The Wellness Word

January 2017

Keeping New Years Resolutions

Lose weight. Quit Smoking. Eat Healthier. Get out of Debt. Be less stressed.

These are the most commonly broken New Year's Resolutions. But why? They aren't bad goals, but bad approaches. How much weight should you lose? How are you going to do it? When do you want to lose it by? Many people leave out the details and don't have someone to keep them accountable, so they slip. This year, try making smaller goals that follow the SMART goal technique. You will be more likely to make changes in your life and keep them.

What is a SMART goal?

S - specific

M - measurable

A - attainable

R - realistic

T - time bound

You goals need to be as specific as possible. You need to have a form of measurement for your goals. You can weigh yourself, cut time off your mile, record you nutrition info into MyPlate and count calories, etc. You need to be able to measure your progress and your goals need to be attainable. If you want to add a 3 mile walk with your family after dinner, it might be attainable, but not realistic. Your goals also need to be time bound so you can measure your progress and strive to meet your deadline.

Set SMART goals as a family and keep track of your progress in a journal. Each family member can keep their own, or you can write one together! Post it on the refrigerator or your mirror so you can see it every day. Make sure to keep each other accountable!

Lastly, try to set small goals with a deadline and work up to your bigger goal. For example, if you want to eat healthier, try to make one goal per month of the year. You can try to make half of your grains whole grains one month, and the next month cut out sugary drinks!

January's staff spotlight is Cathy Hastings!

"My road to weight loss has been a step by step process. First I asked for a Fitbit for Christmas last year which got me started counting steps, shooting for 10, 000 per day. It also helped me set goals for exercise and calories for each day. After Christmas break then last year, Mr.Hite announced the biggest loser contest, which provided me with the extra incentive and push to log in those calories. I tend to be very competitive. By February, my husband and I had joined Indiana Fitness and soon after I had signed up with one of their trainers to teach me more about making the most of the equipment and weights at the gym. I try to make it to the gym at least 5 times a week. Being a former gymnast and coach, it feels great to be back into a fitness routine. In all, I have lost 25 lbs,, reduced medications, and have more energy. It really is just a matter of losing the excuses and deciding what you really for your health and your future."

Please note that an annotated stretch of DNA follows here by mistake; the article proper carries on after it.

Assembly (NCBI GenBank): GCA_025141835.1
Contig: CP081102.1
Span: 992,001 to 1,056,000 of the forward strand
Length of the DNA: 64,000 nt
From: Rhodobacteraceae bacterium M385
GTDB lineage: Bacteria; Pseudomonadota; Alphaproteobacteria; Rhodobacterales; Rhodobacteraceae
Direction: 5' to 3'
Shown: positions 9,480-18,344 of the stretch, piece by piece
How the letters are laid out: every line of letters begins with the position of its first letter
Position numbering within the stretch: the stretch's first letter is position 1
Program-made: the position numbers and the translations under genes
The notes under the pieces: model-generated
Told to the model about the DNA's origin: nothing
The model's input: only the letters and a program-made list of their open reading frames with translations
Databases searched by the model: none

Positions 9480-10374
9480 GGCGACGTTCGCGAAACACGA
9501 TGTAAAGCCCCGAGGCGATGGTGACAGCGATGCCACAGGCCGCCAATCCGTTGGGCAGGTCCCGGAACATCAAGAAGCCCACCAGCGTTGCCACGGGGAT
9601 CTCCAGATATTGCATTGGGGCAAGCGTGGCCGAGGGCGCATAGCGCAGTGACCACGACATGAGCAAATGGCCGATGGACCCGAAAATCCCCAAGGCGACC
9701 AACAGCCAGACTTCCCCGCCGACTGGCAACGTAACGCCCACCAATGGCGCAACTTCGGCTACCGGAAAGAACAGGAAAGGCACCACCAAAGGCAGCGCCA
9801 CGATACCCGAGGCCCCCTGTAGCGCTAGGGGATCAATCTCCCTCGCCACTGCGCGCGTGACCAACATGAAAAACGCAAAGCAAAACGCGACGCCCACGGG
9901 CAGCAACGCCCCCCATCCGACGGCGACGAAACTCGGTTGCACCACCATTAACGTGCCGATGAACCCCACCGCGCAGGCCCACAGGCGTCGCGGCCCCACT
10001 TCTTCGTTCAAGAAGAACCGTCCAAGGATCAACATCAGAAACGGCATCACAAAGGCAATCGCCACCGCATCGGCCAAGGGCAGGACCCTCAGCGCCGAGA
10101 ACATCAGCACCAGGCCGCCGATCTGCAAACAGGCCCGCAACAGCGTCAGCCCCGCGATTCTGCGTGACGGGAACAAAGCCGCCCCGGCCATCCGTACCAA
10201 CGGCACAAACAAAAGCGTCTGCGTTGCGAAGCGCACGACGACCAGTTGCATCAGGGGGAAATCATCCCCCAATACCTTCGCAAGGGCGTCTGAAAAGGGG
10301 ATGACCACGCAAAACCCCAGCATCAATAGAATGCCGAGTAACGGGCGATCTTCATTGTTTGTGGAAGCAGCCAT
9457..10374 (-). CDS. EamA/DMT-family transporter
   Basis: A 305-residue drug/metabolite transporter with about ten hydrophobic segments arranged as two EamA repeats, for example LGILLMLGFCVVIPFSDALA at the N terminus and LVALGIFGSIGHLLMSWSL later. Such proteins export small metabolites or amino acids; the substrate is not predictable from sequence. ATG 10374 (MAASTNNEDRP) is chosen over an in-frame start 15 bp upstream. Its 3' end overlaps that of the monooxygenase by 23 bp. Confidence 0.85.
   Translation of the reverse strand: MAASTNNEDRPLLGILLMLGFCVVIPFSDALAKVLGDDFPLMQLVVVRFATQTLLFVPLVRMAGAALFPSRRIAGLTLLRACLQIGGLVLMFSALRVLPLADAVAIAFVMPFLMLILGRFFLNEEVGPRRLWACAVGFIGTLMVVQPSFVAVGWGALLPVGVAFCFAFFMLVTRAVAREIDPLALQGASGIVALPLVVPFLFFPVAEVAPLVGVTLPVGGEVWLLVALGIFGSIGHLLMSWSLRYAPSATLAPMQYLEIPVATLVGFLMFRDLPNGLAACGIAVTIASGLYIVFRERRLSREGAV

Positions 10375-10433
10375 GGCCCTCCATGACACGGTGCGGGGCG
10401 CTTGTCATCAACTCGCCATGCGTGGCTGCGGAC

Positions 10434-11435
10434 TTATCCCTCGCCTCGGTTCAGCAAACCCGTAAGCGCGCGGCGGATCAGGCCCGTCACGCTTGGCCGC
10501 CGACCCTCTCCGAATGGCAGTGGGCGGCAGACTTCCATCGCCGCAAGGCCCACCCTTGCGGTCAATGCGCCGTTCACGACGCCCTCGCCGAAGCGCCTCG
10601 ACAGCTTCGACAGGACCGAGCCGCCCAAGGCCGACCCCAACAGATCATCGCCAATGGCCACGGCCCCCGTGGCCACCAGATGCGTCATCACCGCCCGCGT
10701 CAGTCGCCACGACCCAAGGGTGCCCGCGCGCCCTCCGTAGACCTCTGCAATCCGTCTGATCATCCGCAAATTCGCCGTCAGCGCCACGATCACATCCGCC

Thanks for sharing, Cathy!

Brain Breaks

Active Story Time

For many children, story time is often accompanied by sleepy eyes and yawning. This is even more prevalent when story time follows lunch. All of your blood is directed to your stomach to help digest food, and your brain tells you that it's nap time!

To help keep your students awake during story time, make it active! Have your students stand up while you read. Your students should listen for active words, and when they hear them, have them act them out. Your students will be actively listening to the story, and won't be falling asleep!

For example, if you were to read "Jill was so scared that she jumped in the air", students would jump when you read that action word.

Make Recess Successful

"1. Have the equipment ready. Assign someone to bring out the recess equipment prior to when the students enter the playground to maximize recess time.

2. Suggest a few games. Encourage students to choose a game or activity. Have a few ideas in mind – too many choices can be hard to organize and can overwhelm the students. Start with new games that were taught to the kids either in physical education classes or through assemblies or other activities. A key to success is that the playground supervisors and recess staff and volunteers know how the games work and can encourage and direct the students.